The comic book industry has contributed to the fantasy genre in one way or another, if people are willing to look through mediums. Thanks for the spandex clad superheroes, which make the majority of the titles, the fantasy in contemporary settings has become popular and high profile TV shows and movies have appeared, not to mention the rise of the urban fantasy genre. So as a tribute to this medium, I decided to host a Comic Book Week. Thanks to the gracious ladies at UFL I am allowed to cross post this pet project from my own review blog Temple Library Reviews.
The selections for this week are random, but have one thing in common, namely to entertain in a different set of genre ranging from the weird to the horror and the tragedy and hardships of life. “The Umbrella Academy” is a limited comic book series published by Dark Horse, which ran for six issues and even won an award for best miniseries.
The fact that the man behind the world of “The Umbrella Academy” is Gerard Way, the frontman of “My Chemical Romance”, peaked my attention towards the series, apart from the stylish cover art and the capturing title. Such a transition from medium to medium is not an everyday occurrence on its own, so it is always refreshing to see what a rocker would do given the opportunity. To aid him in the task is Gabriel Ba, one of the most notable Brazilian artists to be published outside his country. The result is a weird steampunk world transported straight from Smashing Pumpkins’ video “Tonight, Tonight”.
The Umbrella Academy is basically the superhero training facility by alien entrepreneur Sir Reginald Hargreeves, meant to save the world from a still unidentified threat. The seven children admitted to the training are spontaneously born children to women with no signs of pregnancy and have developed in time superhuman abilities in different spectrums. Only the Vanya is left without any powers and thus with no respect from her siblings. In time the group has disbanded due to sibling rivalry and dysfunctional relationships only to reunite once their father Sir Reginald has died and new enemies have emerged. The limelight is occupied by the Orchestra Verdammten, musicians with criminal pasts, and Vanya, who under the conductor’s ministrations unlocks her hidden potential and rises as the White Violin. With her ability to combust things by playing her violin she is feared to bring down the apocalypse.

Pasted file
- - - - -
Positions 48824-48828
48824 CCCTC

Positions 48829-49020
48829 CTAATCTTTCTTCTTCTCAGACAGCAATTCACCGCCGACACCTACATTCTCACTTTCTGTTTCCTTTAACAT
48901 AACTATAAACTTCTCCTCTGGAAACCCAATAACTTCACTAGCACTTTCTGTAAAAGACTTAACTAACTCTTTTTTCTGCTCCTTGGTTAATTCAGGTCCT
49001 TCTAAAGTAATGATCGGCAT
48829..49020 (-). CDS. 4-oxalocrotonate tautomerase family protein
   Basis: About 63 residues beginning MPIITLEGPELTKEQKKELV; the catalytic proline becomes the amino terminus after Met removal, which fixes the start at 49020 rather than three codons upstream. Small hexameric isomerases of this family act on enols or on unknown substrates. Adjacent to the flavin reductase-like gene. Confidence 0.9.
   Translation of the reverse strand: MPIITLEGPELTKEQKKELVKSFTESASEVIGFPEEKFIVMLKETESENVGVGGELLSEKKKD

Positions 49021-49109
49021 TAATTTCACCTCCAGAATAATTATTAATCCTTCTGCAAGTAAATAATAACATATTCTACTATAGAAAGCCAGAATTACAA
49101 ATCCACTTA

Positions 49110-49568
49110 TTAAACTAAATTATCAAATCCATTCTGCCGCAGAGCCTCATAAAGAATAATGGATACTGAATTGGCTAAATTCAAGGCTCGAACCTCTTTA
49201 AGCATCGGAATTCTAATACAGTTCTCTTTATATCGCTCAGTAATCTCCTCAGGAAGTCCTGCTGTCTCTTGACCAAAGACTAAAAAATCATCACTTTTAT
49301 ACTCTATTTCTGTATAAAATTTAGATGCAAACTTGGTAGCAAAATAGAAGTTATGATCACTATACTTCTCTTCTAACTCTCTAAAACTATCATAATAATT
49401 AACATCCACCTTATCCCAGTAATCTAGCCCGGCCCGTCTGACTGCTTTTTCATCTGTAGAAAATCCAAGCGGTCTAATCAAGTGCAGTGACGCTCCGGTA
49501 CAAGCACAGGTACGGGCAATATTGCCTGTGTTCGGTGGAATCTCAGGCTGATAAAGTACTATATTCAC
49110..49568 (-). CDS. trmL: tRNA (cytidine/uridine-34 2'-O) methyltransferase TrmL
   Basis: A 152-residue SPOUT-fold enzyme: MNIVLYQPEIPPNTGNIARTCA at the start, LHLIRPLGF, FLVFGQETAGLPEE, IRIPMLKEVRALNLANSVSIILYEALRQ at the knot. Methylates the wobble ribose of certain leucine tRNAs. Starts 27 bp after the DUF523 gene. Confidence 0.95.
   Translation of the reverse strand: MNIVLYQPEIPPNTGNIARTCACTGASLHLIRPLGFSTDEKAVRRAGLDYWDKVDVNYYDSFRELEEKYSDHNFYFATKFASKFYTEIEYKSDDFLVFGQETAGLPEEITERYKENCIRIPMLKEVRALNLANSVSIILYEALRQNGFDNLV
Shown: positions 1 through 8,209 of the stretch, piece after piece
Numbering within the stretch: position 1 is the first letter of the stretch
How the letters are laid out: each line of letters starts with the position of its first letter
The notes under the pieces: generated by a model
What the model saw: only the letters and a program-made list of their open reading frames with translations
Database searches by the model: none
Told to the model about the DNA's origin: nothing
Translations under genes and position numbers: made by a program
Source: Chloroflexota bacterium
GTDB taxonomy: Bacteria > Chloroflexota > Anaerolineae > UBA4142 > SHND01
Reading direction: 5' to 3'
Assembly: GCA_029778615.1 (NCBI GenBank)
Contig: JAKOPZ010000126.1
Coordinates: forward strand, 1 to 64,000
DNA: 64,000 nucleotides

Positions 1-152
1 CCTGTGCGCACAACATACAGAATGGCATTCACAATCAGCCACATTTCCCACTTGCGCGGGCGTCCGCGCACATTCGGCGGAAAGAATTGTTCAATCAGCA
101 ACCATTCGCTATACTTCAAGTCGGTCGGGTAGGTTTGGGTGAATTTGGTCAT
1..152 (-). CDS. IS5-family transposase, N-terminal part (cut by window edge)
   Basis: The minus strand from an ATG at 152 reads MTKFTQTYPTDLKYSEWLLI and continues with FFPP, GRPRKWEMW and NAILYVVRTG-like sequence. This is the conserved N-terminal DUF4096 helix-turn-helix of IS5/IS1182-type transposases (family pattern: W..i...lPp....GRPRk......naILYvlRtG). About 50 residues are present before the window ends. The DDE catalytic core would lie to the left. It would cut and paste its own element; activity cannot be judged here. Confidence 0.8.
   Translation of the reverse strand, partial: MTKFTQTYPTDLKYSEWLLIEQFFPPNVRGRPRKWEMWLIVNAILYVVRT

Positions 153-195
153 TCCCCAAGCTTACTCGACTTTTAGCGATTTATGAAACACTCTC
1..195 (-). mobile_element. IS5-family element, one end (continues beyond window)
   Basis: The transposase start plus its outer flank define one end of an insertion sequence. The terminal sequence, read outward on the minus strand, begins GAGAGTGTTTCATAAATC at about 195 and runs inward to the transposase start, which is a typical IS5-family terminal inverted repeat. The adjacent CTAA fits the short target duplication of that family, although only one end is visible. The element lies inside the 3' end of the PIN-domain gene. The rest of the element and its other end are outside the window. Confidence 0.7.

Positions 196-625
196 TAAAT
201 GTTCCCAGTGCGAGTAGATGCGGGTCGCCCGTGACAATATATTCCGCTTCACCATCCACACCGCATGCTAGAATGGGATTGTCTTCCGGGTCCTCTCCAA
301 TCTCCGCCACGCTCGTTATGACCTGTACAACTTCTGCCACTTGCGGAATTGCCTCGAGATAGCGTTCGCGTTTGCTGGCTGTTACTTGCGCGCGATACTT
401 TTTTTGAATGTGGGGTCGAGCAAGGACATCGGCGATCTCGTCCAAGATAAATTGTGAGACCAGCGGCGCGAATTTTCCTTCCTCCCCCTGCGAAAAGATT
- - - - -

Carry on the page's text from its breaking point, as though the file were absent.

I found the world rather enjoyable and a reference can go out to “The League of Extraordinary Gentlemen”, both movies and comic books, which have the same although milder steampunk elements. Aliens walk among us such Gustavef Eiffel alongside talking chimps like Dr. Pogo. The setting always contributes to the experience, but in comic books it’s the characters with greatest role. I have to say that unlike most heroes Gerard Way has given powers to the worst of human kind’s personality traits and I can even sense a slight reference towards the Seven Deadly Sins, although it’s still an unproven theory of mine. The most satisfying theme to be explored here is the so called Unsuspected Villain Metamorphosis, where the most unimportant member surpasses the heroes and decides to annihilate them.
Another aspect concerning the experience from reading this series is the art. Although the cover artist is James Jean, whose work is eerie beautiful, Gabriel Ba manages to capture the feel of the story. When it comes to comic books, the visual stimulation of how you perceive a story plays a great deal on a subconscious level. I am not the one to know how one artist’s style is different from the other, but all I can say for Gabriel’s line work is that it resembles an old movie tape. You keep waiting for the boxes to role and the character to turn to life. At least this is how I perceived it. In a way he resembles Mike Mignola for the way he keeps the imperfections in the characters and details and lets his work be more sketchy like unlike the clean and smoothed and greatly detailed practice in comic books like Michael Turner, quite the opposite and yet very satisfying.